Christ The Victor, Christ The Center
The Person of Christ, by David F. Wells (Crossway Books, 1984; 205 pp., $7.95 pb). Reviewed by Robert E. Webber.
Theological issues rarely make front-page news. However, when the book The Myth of God Incarnate was published in July of 1977, the secular press immediately turned it into a front-page controversy.
John Hick, the book’s editor, argued that the notion of God becoming incarnate as man must finally be acknowledged as a myth. The Reformers, he argued, dropped the supernatural concept of the sacraments. The eighteenth- and nineteenth-century theologians dropped the idea of a supernatural Bible. So now, in the twentieth century, the time had finally come to be honest about the last myth—the Incarnation.
Hick’s heresy illustrates the dilemma of modern theology. Unable to verify in any historical or logical way the supernatural assertions of the New Testament, many moderns have resorted to a mythological interpretation of the life and times of Jesus. Not so David F. Wells, who tackles the tough questions pertaining to a supernatural Christology in The Person of Christ: A Biblical and Historical Analysis of the Incarnation.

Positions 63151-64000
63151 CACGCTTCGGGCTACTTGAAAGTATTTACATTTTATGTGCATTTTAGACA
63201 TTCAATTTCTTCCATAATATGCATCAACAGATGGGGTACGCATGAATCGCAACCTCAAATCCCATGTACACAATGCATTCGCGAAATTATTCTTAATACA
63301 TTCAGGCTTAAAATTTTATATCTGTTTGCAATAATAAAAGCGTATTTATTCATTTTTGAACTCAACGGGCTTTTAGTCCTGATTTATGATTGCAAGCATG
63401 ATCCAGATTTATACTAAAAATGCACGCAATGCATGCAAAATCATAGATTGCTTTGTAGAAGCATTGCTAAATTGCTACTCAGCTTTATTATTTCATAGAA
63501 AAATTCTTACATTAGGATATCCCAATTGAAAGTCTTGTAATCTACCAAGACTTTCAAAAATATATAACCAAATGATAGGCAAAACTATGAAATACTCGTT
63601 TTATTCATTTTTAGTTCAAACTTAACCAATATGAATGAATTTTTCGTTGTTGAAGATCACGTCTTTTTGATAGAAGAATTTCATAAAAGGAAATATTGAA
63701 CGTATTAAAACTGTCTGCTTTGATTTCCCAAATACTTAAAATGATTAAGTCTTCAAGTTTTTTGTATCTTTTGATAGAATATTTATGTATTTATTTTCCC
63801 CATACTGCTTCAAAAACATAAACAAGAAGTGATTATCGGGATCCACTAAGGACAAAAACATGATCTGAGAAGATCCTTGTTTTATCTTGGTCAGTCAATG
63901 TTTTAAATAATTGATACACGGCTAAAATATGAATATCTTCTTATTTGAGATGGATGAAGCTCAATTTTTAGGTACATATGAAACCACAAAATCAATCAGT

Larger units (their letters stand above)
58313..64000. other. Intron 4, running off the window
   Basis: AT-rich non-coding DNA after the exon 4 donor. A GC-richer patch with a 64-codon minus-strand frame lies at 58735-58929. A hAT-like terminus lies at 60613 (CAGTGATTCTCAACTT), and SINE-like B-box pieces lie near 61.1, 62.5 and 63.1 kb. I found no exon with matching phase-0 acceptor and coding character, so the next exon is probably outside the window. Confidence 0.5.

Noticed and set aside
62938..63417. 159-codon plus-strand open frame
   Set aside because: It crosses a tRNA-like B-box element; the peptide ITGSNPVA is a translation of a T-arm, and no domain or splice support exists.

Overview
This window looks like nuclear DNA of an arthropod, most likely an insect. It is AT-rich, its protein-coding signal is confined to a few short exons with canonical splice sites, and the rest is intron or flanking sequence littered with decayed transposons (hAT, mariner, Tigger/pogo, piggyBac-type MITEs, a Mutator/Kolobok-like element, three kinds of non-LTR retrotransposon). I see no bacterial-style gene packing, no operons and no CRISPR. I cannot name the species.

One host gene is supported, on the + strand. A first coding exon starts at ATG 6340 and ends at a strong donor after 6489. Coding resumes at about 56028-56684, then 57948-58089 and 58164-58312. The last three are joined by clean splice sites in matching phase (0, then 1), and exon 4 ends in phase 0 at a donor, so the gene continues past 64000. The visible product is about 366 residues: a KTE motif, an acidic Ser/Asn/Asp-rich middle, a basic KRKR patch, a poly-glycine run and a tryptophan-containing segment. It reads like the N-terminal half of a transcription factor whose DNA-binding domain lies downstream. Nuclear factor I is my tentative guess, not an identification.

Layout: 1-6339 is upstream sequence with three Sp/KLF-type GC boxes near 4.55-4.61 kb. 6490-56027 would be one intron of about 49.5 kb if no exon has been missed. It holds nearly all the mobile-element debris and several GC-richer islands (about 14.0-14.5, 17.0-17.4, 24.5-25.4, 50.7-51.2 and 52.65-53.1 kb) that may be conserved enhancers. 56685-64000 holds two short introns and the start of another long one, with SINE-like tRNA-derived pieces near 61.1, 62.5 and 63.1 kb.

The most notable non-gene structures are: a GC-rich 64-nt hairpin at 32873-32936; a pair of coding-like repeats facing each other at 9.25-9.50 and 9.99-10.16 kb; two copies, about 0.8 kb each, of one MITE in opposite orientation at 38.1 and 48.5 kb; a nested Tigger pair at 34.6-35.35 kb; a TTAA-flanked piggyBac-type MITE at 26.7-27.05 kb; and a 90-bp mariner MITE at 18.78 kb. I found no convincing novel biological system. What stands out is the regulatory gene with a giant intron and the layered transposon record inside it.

From the very beginning of Christianity, the bottom line has always been supernaturalism. Thus Wells, professor of theology at Gordon-Conwell Theological Seminary, offers in his book an apology for the supernatural Jesus, and consequently enters into dialogue with all those who reject orthodox theology.
Appropriately, he begins the study of Christology not with an arsenal of texts, but with the Christ event itself and with a description of the cosmic nature of Messiah’s work. Christ is, as Paul reports in Colossians, not only the creator—the ...1
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